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Introduction to the new Illinois Medicare-Medicaid Alignment Initiative
 

Introduction to the new Illinois Medicare-Medicaid Alignment Initiative

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  • Medicare-Medicaid Alignment Initiative PlansThank you for joining this brief overview of the Illinois Medicare-Medicaid Alignment Initiative. My name is Bruce Lederman and in this presentation I will review how the health care delivery system for dual eligible beneficiaries in Illinois is being redesigned to become one that is more person-centered with a focus on improved health outcomes while reducing costs growth. With the voluntary enrollment period beginning on January 1, 2014, I believe that you will be hearing more about this demonstration in the coming months. So let’s get started.
  • Medicare is the federal program that provides health insurance to older adults and certain people with disabilities. It is paid for by two Federal trust funds and covers physician visits, medication costs and hospital and post-acute services. It does not provide for long term services and supports (or LTSS as it is called).Medicaid is a joint federal and state program and it provides health care coverage to people with low incomes who also fall into certain categories such as children, pregnant women, older adults or the disabled. It also pays for long term services and supports. Because Medicaid is funded by a combination of federal and state dollars, eligibility requirements and Medicaid benefits vary among the 50 states.
  • There are a number of individuals who are beneficiaries of both programs. They are technically referred to a Dual Eligible Beneficiaries and often the shorthand “Duals” is used. There are a variety of reasons why someone would qualify for both programs, but in general either an individual was qualified for Medicaid and became additionally eligible for Medicare once they reached age 65 or at some point after reaching age 65, the individual became eligible for the Medicaid enrollment due to change in their financial resources.Information from Kaiser Health News 2012 Information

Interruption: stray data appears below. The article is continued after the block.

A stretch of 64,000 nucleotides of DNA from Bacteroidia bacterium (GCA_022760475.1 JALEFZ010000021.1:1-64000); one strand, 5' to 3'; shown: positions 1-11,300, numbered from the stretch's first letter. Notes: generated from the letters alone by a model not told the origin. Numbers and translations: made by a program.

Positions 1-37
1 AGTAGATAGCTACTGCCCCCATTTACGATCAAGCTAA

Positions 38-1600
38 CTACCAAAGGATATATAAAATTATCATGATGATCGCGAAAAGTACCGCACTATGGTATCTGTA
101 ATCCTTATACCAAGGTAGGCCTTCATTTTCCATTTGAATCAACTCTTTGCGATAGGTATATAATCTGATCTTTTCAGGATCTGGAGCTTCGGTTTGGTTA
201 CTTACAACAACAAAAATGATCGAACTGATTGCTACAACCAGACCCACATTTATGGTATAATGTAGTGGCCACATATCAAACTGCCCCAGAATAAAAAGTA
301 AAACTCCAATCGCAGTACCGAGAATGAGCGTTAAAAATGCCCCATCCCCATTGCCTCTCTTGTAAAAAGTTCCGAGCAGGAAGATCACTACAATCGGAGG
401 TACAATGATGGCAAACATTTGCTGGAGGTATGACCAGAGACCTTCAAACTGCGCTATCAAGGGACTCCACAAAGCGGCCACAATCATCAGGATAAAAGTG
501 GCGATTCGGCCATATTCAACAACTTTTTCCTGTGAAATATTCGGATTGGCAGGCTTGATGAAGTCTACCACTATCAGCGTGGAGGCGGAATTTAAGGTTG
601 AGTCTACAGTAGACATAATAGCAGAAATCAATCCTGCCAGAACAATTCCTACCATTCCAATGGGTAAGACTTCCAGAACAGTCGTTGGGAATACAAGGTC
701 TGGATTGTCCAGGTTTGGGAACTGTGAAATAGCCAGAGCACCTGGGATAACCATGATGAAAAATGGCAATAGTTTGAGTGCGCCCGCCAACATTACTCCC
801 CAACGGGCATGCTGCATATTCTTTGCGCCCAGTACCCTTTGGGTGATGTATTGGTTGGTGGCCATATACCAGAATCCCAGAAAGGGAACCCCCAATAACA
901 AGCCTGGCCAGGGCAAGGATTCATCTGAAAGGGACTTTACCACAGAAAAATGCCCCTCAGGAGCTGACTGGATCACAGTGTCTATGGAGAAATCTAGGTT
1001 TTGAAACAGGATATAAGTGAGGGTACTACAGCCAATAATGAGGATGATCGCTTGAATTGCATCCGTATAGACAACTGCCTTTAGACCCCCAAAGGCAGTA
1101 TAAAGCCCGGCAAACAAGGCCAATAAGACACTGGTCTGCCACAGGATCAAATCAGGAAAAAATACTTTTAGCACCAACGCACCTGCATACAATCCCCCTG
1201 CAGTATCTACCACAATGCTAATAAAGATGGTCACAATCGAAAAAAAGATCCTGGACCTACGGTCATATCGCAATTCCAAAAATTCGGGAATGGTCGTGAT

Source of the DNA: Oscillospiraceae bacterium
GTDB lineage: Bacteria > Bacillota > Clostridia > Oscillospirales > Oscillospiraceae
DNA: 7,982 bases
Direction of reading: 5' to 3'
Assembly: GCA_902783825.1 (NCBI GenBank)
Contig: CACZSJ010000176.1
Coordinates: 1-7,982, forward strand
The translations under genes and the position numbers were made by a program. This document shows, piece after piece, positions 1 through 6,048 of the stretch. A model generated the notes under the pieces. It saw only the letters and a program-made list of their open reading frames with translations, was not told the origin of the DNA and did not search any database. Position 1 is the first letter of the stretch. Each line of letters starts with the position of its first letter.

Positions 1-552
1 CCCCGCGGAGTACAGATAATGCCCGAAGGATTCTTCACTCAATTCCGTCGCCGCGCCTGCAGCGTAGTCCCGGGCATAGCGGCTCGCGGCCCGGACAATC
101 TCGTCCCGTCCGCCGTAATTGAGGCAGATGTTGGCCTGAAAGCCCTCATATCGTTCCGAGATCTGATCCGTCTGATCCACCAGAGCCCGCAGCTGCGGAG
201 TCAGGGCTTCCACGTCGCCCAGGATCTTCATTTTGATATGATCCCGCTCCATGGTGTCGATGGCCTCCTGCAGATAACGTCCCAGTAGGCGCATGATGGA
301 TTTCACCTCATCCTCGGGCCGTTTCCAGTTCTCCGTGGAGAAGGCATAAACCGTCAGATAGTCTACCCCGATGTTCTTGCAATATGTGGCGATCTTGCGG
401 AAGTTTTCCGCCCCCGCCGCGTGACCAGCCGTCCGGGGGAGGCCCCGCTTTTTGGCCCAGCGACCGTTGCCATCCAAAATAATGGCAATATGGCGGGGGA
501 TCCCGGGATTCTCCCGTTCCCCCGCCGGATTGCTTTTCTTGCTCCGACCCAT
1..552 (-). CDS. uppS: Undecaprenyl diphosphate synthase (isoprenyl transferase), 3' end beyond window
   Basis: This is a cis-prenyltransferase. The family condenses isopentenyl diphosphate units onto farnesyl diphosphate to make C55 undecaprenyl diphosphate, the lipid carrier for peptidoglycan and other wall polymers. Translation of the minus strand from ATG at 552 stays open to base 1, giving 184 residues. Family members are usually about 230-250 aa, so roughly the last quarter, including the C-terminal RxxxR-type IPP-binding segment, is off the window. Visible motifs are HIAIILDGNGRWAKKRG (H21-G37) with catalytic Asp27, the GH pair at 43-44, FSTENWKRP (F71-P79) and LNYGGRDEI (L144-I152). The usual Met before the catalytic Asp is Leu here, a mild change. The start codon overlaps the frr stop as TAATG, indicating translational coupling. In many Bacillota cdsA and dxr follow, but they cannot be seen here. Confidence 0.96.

• The majority of the 9 million Duals are over the age of 65 and are among the sickest individuals covered by either the Medicare or Medicaid programs. These are people with complex health and long term care needs who have their acute medical care expenses paid for by Medicare, while Medicaid covers their premiums and other expenses and for those fully eligible duals who meet asset and income thresholds their long term services and supports needs are also paid for by Medicaid.In it’s annual report to Congress the Medicare Advisory Payment Commission noted that because the Medicare and Medicaid programs have different regulatory and reimbursement schemes, current coverage and payment policies for duals incentivizes cost shifting and hinders efforts to improve quality and coordination of care. In 2010 there were approximately 338,000 Duals in Illinois and Illinois Medicaid expenditures for this population mirrors the national Medicaid data shown on the slide. Source, Urban Institute 2010
  • On the national level Duals comprise 15% of those enrolled Medicaid enrollment, but are responsible for 39% of spending for that program. Similarly this disparity also in the Medicare program where Duals only constitute 16% of Medicare enrollment, but are responsible for 25% of Medicare spending. Half of the Medicare Duals are in fair or poor health, and that is more than twice the rate of other Medicare beneficiaries.As a group, Duals are more likely to have mental health needs, more likely to have less than a high school education and are more than twice as likely to be a member of a minority population. Here is something to consider, Duals are seven times more likely to be a long term care resident than non Dual Medicare beneficiaries.